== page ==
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A photo shows the rubble of a 13-story apartment building in the Al-Rimal neighborhood of Gaza City after it was bombed by Israeli forces on May 11, 2021. Israeli troops reportedly warned residents before the attack. (Photo: Mustafa Hassona/Andalou Agency via Getty Images)

Israeli forces bombed a 13-story apartment building in the Al-Rimal neighborhood of Gaza City on May 11, 2021. Israeli troops reportedly warned residents before the attack. (Photo: Mustafa Hassona/Andalou Agency via Getty Images) 

Israel Condemned for 'Unambiguous War Crime' After Destroying Gaza Apartment Tower

Resistance fighters retaliated with a barrage of rockets as the death toll during the current conflagration rose to over 30 people—almost all of them Palestinians.

Brett Wilkins

Israel's military faced war crime accusations Tuesday after carrying out an airstrike that completely destroyed a high-rise apartment building in densely populated Gaza City, prompting a massive barrage of retaliatory rocket fire as Israeli Prime Minister Benjamin Netanyahu vowed to further escalate violence that has already left over 30 people—almost all of them Palestinians—dead. 

Israeli media and a United Nations official report residents of the 13-story apartment building in the Al-Rimal neighborhood of western Gaza City were repeatedly warned—including by telephone and a "roof-knocking" airstrike—of the impending attack, which occurred around 8:30 pm local time. 

Video of the Israeli strike shows multiple explosions followed by the tower's collapse. International observers promptly noted that the deliberate destruction of homes when not "imperatively demanded by the necessities of war" is a war crime.

Dozens of Palestinian families were left without homes following the attack. It was not immediately clear if the building was completely evacuated, or if there were any casualties from the strike. 

Israel Defense Forces (IDF) officials said the building—which contained 80 apartments—housed an office used by senior political officials of Hamas, the democratically elected leaders of Gaza. 

"We expect that this powerful attack on the high-rise building, which shook all of Gaza, will lead to extensive shooting toward Israel," an IDF spokesperson correctly predicted.

Within 15 minutes of the tower's destruction, the armed resistance wing of Islamic Jihad announced it would retaliate with rockets aimed at Tel Aviv. Hamas said it fired more than 130 rockets into Israel in response to the Gaza tower attack. Indiscriminate rocket attacks against civilian areas are also considered war crimes under international law.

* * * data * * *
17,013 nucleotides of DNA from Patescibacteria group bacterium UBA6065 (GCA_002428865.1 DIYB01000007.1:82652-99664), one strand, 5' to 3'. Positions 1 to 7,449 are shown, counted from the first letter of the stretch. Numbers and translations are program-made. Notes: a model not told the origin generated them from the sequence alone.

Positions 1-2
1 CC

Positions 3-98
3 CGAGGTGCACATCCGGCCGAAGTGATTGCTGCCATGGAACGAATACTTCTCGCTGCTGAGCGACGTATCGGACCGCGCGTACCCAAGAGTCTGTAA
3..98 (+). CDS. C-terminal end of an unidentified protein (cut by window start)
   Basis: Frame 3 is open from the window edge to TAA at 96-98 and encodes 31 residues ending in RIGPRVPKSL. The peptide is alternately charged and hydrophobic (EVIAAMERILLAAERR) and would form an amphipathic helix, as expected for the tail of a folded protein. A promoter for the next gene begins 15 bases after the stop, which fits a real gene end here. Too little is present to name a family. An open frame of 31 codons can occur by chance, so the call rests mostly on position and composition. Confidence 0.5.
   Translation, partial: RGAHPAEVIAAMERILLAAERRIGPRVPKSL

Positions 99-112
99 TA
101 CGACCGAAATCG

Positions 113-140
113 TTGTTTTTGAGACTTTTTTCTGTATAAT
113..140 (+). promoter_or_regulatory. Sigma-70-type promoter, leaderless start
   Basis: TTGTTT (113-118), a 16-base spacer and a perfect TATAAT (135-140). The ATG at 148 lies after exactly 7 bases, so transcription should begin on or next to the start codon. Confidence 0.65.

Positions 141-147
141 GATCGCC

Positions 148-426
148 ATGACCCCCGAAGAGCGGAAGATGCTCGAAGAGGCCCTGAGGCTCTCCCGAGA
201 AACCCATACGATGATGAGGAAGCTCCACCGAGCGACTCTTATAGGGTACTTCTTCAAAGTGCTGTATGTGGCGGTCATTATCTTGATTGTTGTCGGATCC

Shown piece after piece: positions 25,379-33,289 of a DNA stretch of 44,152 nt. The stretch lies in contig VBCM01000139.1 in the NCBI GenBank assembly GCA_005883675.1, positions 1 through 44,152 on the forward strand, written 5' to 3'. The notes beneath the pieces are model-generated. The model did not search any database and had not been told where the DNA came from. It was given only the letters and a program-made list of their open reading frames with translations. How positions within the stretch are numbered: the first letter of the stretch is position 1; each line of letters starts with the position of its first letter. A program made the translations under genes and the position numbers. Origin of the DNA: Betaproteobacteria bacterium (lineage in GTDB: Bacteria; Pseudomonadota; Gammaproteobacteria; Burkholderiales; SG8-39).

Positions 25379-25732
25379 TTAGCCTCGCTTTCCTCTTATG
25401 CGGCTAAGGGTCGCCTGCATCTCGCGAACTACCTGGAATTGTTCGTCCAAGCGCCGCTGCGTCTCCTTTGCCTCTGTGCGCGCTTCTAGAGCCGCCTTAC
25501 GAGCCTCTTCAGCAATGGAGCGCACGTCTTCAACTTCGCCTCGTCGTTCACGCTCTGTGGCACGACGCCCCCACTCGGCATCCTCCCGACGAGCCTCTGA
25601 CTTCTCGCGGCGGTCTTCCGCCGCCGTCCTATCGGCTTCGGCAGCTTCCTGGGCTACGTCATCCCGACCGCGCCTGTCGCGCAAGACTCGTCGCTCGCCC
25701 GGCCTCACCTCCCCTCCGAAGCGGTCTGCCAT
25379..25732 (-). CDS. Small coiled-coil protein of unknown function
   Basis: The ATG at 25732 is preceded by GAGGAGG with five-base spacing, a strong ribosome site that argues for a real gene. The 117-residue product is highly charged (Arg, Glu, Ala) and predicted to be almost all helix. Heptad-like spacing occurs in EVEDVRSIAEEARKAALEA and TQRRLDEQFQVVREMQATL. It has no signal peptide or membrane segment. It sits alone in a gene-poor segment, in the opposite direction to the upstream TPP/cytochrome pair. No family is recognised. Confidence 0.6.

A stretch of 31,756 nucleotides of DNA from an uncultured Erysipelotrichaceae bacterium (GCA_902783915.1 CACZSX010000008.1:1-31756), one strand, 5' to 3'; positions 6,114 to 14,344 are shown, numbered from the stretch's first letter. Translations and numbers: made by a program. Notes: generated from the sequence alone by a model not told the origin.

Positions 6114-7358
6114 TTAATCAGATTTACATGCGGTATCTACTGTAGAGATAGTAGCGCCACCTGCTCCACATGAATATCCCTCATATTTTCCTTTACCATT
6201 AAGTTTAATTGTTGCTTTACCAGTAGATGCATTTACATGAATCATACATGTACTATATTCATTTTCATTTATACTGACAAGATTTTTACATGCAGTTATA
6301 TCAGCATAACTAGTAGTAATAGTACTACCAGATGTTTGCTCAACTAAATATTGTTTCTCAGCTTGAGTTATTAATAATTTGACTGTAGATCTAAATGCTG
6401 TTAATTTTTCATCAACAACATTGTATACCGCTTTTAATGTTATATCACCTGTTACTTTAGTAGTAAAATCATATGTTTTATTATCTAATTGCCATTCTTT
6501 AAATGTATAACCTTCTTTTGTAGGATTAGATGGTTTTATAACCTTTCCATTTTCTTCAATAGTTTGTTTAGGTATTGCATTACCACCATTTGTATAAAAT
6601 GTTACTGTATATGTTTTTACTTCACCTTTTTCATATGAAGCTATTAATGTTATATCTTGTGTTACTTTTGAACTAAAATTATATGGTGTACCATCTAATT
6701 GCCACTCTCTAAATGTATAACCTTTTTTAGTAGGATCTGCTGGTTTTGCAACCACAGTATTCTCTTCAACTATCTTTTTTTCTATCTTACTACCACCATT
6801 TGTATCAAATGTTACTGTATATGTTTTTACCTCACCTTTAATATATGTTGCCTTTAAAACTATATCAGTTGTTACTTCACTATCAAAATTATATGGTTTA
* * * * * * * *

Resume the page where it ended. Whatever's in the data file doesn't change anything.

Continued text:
Social media news feeds soon filled with videos of the U.S.-Israeli Iron Dome missile defense system intercepting a hail of incoming rockets. However, not all of the inbound projectiles were destroyed, with IDF officials blaming some of the rocket strikes in Ashkelon on a temporarily malfunctioning Iron Dome battery. 

Homes, a bus, an empty school, and other structures were hit in numerous locations in Israel, resulting in at least one death and numerous injuries. A 50-year-old Israeli woman was reportedly killed when a rocket struck her home in the Tel Aviv suburb of Rishon Leziyon at around 9:30 pm local time, bringing the total number of Israelis killed during what Palestinian militants are calling the "Jerusalem Sword" campaign to two.

The other Israeli victim, an 80-year-old woman, was killed along with her Indian caretaker when a rocket struck an apartment building in Ashkelon earlier on Tuesday.

Israeli forces have reportedly killed at least 30 Palestinians, including 10 children, in what the IDF has dubbed "Operation Guardian of the Walls." Amid the escalating bloodshed, Netanyahu vowed that Israel would "increase both the intensity of the attacks and the rate of attacks."

The IDF called up 5,000 reservists for active duty Tuesday as fears mounted globally of a full-blown Israeli assault on Gaza. The last such war—which Israel called "Operation Protective Edge"—left more than 2,100 Palestinians, including over 500 children, dead during seven weeks of mostly one-sided fighting in the summer of 2014. Israel lost 67 soldiers and six civilians in the war. 

As Palestinian Authority Prime Minister Mohammad Shtayye urged the United Nations Security Council to intervene to stop "the Israeli aggression against our people" and leading international figures including a spokesperson for the U.N. High Commissioner for Human Rights pleaded for an end to the violence, Israeli forces once again stormed the Al-Aqsa mosque compound in Jerusalem Tuesday evening.

Meanwhile, Israeli border police were deployed in the city of Lod on Tuesday following violence between Jews and Arabs that left at least one Palestinian man dead on Monday. In Ramla, right-wing Israelis set up checkpoints and attacked Palestinians as they drove past. 

The current eruption of violence began last week amid the brutal Israeli repression of protests against the ethnic cleansing of Palestinians by Israeli forces and settler colonists in the Sheikh Jarrah neighborhood of occupied East Jerusalem, and the wounding of hundreds of Palestinians during an Israeli assault on Al-Aqsa, the third-holiest site in Islam. 


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